4...f6 is an attempt by Black to ensure the bishop on b2 bites on granite. Although defending e5 with …f6 does blunt the bishop, it weakens the g6 square.

This weakening of g6 can prove costly when black castles short.

5.d4 e4 6.Be2 f5 7.c4 Nf6 8.Nc3 Be6 9.Nh3 Bf7 10.a3 h6

The white knight on h3 is headed for the excellent f4 square when any attempts to drive it away with …g5 will weaken Black’s kingside. The black bishop on f7 has limited options with black pawns on d5, e4, and f5.

Look at this game between 2500 Elo players to see how you can capitalize on White’s positional plusses.

Barbosa, Oliver (2579) - Dzhumaev, Marat (2557), 2014.04.15, 1-0, Bangkok Blitz Round 2, Bangkok


Black Advances in the Center With d5 and c5

Since the e5-pawn comes under an intense attack, it makes sense for Black to hold back on advancing the e-pawn.

In this variation, White’s goal is to take control of the e5-square by eliminating a defender of the square and playing f4 and Nf3. If there is no pawn to attack on e5, then occupying the square is a sensible strategy.

1.b3 d5 2.Bb2 c5 3.e3 Nc6 4.Bb5 Bd7

One of the advantages of playing the Nimzowitsch-Larsen Attack is the many standard moves and strategies played by White.

5.f4 e6 6.Nf3 Nf6 7.0-0 Be7 8.Bxc6 Bxc6 9.Ne5 0-0

The knight on e5 and the threat of f5 give White attacking options on the kingside. The bishop on b2 is an excellent piece that can support the kingside attack from long range.

One of the many advantages of the Nimzowitsch-Larsen Attack is the lack of weaknesses in White’s position. Yes, it is true that Black does not have any weaknesses, but White can easily create one by capturing on c6.

This weakness can prove a severe handicap in an endgame, as Janturin demonstrates.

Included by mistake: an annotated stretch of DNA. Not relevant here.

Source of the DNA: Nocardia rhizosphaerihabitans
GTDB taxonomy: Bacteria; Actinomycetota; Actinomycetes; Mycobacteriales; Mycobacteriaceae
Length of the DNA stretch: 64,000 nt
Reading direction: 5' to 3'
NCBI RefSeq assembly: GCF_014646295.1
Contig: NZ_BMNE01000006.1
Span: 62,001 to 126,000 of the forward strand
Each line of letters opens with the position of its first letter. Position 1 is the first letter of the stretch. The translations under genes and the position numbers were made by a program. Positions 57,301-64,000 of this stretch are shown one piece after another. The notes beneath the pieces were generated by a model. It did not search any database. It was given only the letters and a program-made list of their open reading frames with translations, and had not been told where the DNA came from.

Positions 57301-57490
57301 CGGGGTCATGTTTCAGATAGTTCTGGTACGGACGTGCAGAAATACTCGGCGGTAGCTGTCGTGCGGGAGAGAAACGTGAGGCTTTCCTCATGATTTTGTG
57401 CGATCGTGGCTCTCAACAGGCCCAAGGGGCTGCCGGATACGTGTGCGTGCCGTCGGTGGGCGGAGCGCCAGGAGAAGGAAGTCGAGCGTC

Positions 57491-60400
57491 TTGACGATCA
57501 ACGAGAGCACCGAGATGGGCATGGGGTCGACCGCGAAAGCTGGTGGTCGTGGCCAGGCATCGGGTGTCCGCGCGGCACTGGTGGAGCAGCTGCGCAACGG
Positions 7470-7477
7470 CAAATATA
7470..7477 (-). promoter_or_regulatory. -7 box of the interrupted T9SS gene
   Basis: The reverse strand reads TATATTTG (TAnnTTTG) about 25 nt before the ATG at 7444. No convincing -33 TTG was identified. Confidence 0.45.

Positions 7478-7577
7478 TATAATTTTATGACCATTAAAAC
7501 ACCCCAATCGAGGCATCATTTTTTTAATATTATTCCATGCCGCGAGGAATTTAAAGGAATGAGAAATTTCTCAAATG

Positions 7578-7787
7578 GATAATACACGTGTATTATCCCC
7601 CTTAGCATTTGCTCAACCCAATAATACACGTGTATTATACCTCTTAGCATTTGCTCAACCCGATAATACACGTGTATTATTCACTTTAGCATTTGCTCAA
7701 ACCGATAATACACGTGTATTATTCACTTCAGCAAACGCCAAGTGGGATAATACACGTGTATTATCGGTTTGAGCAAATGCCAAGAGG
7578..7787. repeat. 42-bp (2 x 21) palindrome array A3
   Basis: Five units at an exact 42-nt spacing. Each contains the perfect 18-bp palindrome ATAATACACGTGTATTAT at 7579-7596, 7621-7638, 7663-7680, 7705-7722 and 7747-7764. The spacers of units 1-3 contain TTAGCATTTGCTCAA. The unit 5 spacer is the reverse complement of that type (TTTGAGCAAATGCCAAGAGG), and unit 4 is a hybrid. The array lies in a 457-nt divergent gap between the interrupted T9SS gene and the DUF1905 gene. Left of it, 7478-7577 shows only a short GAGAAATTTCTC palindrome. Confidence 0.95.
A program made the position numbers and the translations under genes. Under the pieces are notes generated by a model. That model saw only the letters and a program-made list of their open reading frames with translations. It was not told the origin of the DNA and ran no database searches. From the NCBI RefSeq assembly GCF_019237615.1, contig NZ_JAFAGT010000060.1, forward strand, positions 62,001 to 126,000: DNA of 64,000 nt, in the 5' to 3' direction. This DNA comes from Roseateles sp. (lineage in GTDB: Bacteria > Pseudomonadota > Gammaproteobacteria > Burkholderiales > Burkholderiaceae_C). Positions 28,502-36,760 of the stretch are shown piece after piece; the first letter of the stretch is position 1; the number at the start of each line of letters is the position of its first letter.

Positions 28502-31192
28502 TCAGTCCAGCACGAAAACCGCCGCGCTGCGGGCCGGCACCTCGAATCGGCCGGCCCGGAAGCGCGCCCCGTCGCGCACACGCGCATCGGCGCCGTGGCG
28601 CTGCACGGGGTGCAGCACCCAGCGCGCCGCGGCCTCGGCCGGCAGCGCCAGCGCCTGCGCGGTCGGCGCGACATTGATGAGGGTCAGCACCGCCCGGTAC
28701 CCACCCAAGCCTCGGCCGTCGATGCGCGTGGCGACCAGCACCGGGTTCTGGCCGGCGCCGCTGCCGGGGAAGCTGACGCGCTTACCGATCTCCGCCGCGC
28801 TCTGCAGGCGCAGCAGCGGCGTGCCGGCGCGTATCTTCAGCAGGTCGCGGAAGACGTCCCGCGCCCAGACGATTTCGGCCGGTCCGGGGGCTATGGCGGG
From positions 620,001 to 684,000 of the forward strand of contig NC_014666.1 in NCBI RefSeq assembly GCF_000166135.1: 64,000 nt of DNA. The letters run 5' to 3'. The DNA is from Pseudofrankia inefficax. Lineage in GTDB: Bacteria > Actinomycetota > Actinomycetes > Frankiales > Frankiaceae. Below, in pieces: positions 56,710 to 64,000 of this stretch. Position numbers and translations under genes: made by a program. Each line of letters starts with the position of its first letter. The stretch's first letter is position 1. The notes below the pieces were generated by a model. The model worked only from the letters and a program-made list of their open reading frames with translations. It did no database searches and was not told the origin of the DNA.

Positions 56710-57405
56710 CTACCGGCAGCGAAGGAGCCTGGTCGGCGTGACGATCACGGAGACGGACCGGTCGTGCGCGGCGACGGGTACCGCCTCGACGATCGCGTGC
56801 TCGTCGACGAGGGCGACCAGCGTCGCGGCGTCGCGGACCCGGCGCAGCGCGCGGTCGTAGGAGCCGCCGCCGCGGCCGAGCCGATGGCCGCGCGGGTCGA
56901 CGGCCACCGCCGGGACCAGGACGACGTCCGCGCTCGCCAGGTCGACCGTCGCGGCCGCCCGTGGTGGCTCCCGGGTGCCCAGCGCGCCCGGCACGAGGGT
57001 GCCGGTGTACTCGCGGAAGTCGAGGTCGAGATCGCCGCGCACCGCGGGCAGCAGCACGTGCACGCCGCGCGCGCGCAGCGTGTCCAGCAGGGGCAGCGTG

Janturin, Artur - Munguntuul, Batkhuyag, 2001, 1-0, Moscow-ch Round 3, Moscow


Black Plays a Reversed London System

In many queen pawn openings …Bf5 is a typical move, and when faced with an unfamiliar opening, it makes sense for Black to seek the familiar. After all, it is logical to assume White will play c4 and d4 at some point.

Although these moves occur in many variations, the c2 and d3 pawns act as a buffer against the bishop.

This is an exciting variation because White castles long and expands on the kingside with g4. You can always count on an exciting game with opposite side castling.

1.b3 d5 2.Bb2 Bf5 3.e3 Nf6 4.Nf3 e6 5.h3 h6

White signals aggressive intentions as early as move five. There can be no doubt that h3 is intended to support the g4-g5 advance.

6.d3 Be7 7.Nbd2 0-0 8.g4 Bh7 9.g5 hxg5 10.Nxg5

White has the semi-open g-file for an attack on the black king and can bring the queen to support the attack via f3. The queenside will provide a haven for the white king because there are no open or semi-open files for Black to use.

Bauer, Christian - Kappeler, Kaspar, 2014.09.28, 1-0, SUI-ch HT Round 2, Bern


Black Chooses a Kingside Fianchetto

When faced with a kingside fianchetto defense, the Nimzowitsch-Larsen Attack can easily transform to a Reti Opening or a more conventional d4 opening. By starting with 1.b3, you eliminate the need to learn a lot of theory and limit Black’s responses.

1.b3 d5 2.Bb2 Nf6 3.e3 g6 4.c4 c6 5.Nf3 Bg7

6.Be2 0-0 7.0-0 Nbd7 8.d4 Ne4 9.Nc3 Nxc3 10.Bxc3 e6

Black has a perfectly playable position, but White has the better light-squared bishop. Playing against the bad bishop on c8 is a perfectly sound strategy for White.

By studying master games with this or similar positions, you will learn how to play the position with White. When studying games, look at the strategies that worked for the other side so that you will know what plans to stop.

Karttunen, Mika - Kekki, Petri, 2009.05.15, 1-0, FIN-chT Round 9, Finland


In Conclusion

The Nimzowitsch-Larsen Attack is an excellent choice if you are looking for a position free of weaknesses. In many variations, you will create weaknesses in your opponent’s position.

Despite its positional nature, there are opportunities to play attacking chess and an exchange sacrifice as well. There is enough attacking potential in the Nimzowitsch-Larsen Attack to attract GM Hikaru Nakamura, known for his attacking chess.

One of the most attractive features of the Nimzowitsch-Larsen Attack is that you can play it your entire chess career. There is not a lot of theory to learn, and understanding the plans against the different defenses Black can choose, will help you find the right moves when needed.

Choosing the Nimzowitsch-Larsen Attack as your main opening will give you a safe opening with bite.

Previous article:
Next article: